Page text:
As the apology by John McDonnell, shadow chancellor, on Question Time demonstrated, Corbyn’s movement has a powerful card to play – authenticity. This has enormous mileage, particularly with people who have come of age in the New Labour and coalition era of polyester politics. It may seem odd that two softly spoken sexagenarians could claim to have a mass youth following. Yet young people are increasingly becoming fed up with being categorised , whether it’s as consuming ‘millennials’ by middle-aged ad men or as a captive vote by manicured PPE politicians. A vote for Corbyn and McDonnell is a slap in the face to the old order.

B Authenticity as a card to play! You are spin to the core. Politics is a dirty game – that’s one thing we agree on – and Corbyn’s refusal to play along hasn’t always looked winningly authentic. It’s looked gauche. And arguably it’s not smart to be the only person in a war who’s not wearing armour. He’s learning, though, hence the appointment of Neale Coleman as his head of policy and rebuttal, as well as Kevin Slocombe (yet more additions to his all-white, all-male inner circle). But I maintain that it would be a betrayal of his self-proclaimed uniqueness as a politician if his time and attention were now caught up in regular Alastair Campbell-style briefings with these guys.

Corbyn’s whole “thing” is to be sincere and unvarnished, the opposite of Blair. Not that I actually believe he is those things. I watched the leadership announcement live and his victory speech was bold, ideologically satisfying, wide-ranging and word-perfect, because it was rehearsed. He paid lavish tribute to Harriet Harman and other Labour women once it was clear that none of them was in the frame for power, endorsed Tom Watson as “your man to bring those who don’t want to be held accountable to account”, and almost came to tears when decrying tabloid media intrusion.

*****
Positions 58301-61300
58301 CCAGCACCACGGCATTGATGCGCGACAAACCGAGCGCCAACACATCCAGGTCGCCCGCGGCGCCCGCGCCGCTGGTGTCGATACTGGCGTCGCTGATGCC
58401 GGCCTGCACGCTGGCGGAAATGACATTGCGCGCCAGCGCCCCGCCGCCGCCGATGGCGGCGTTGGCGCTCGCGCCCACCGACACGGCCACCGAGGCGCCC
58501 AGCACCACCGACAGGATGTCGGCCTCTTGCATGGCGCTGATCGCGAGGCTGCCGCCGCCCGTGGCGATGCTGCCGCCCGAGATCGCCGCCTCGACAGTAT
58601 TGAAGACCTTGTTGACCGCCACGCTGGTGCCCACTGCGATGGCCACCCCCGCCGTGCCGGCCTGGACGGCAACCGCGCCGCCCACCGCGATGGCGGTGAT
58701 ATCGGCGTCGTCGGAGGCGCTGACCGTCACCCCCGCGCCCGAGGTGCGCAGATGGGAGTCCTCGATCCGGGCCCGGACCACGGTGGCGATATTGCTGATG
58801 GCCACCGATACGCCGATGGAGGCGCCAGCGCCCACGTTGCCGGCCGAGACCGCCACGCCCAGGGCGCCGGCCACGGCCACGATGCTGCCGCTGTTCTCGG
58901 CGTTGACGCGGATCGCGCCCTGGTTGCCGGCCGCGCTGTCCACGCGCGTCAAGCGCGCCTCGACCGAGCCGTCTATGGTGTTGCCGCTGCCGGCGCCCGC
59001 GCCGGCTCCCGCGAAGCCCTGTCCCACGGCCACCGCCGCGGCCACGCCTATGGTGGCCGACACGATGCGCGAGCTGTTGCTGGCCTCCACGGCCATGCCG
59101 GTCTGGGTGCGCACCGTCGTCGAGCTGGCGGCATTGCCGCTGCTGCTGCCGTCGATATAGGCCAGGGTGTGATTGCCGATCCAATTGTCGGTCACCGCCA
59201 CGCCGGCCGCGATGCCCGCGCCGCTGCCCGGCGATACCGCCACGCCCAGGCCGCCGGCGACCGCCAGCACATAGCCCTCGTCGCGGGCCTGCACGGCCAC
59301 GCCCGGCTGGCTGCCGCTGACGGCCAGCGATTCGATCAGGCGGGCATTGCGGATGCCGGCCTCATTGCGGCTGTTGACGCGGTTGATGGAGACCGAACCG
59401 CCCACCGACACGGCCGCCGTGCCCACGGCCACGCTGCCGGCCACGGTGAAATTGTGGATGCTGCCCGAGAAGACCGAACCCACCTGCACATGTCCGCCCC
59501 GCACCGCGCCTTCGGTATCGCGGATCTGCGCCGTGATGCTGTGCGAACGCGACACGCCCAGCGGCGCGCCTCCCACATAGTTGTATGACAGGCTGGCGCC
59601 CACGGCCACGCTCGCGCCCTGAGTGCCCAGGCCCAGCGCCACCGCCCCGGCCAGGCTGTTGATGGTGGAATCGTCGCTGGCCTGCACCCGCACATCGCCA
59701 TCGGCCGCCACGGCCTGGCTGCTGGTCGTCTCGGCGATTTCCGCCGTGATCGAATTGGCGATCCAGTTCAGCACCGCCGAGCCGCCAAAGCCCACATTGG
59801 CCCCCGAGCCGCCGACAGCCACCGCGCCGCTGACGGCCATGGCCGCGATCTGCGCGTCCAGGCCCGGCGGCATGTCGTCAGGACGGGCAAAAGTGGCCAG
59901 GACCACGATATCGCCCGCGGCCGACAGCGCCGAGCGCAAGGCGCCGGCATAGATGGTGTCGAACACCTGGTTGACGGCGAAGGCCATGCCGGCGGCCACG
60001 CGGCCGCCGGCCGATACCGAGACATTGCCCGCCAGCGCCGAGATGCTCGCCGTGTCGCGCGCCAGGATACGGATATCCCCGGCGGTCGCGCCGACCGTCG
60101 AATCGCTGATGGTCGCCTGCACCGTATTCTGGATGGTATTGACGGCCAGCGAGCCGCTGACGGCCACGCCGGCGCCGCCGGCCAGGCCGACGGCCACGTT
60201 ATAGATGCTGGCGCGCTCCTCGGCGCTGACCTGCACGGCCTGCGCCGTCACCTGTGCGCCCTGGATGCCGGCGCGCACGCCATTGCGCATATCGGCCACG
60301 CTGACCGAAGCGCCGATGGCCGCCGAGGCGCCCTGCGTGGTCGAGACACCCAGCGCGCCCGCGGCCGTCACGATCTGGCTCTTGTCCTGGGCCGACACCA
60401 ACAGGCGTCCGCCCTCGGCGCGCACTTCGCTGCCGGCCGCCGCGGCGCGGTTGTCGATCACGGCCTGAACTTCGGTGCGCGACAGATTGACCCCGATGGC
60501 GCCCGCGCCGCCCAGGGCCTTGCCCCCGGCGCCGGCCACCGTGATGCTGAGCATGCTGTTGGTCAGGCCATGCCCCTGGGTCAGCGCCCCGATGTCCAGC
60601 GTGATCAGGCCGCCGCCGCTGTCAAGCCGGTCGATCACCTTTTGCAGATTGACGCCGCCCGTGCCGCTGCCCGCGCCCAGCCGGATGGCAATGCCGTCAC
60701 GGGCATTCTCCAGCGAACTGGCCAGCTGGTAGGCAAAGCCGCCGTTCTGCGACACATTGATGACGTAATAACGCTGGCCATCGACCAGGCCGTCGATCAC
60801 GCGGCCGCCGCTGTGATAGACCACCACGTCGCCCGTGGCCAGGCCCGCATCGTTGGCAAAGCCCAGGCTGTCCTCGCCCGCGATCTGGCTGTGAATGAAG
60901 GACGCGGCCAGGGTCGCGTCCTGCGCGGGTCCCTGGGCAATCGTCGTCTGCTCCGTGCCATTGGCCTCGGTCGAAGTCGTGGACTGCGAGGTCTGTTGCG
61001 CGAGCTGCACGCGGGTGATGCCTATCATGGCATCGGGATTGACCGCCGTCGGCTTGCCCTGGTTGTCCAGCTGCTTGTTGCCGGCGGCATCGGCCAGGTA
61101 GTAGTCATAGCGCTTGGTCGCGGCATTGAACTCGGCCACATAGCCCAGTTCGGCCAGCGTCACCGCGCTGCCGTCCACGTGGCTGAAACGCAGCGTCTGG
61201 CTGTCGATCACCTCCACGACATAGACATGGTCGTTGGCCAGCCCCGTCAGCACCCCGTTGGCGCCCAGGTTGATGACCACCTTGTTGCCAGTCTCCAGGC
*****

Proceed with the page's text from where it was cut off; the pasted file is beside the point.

He effortlessly combined strategic slickness, blokey clubbability and an appearance of off-the-cuff sincerity. And that’s not really a compliment because it hints that, really, Corbyn is the same ambitious, calculating, patriarchal hypocrite as all the others, and not any challenge to the old order, as you claim. Ultimately, Corbyn doesn’t need a spin doctor because he is clearly well able to spin himself when he wants to.


Mark Borkowski and Bidisha

The GuardianTramp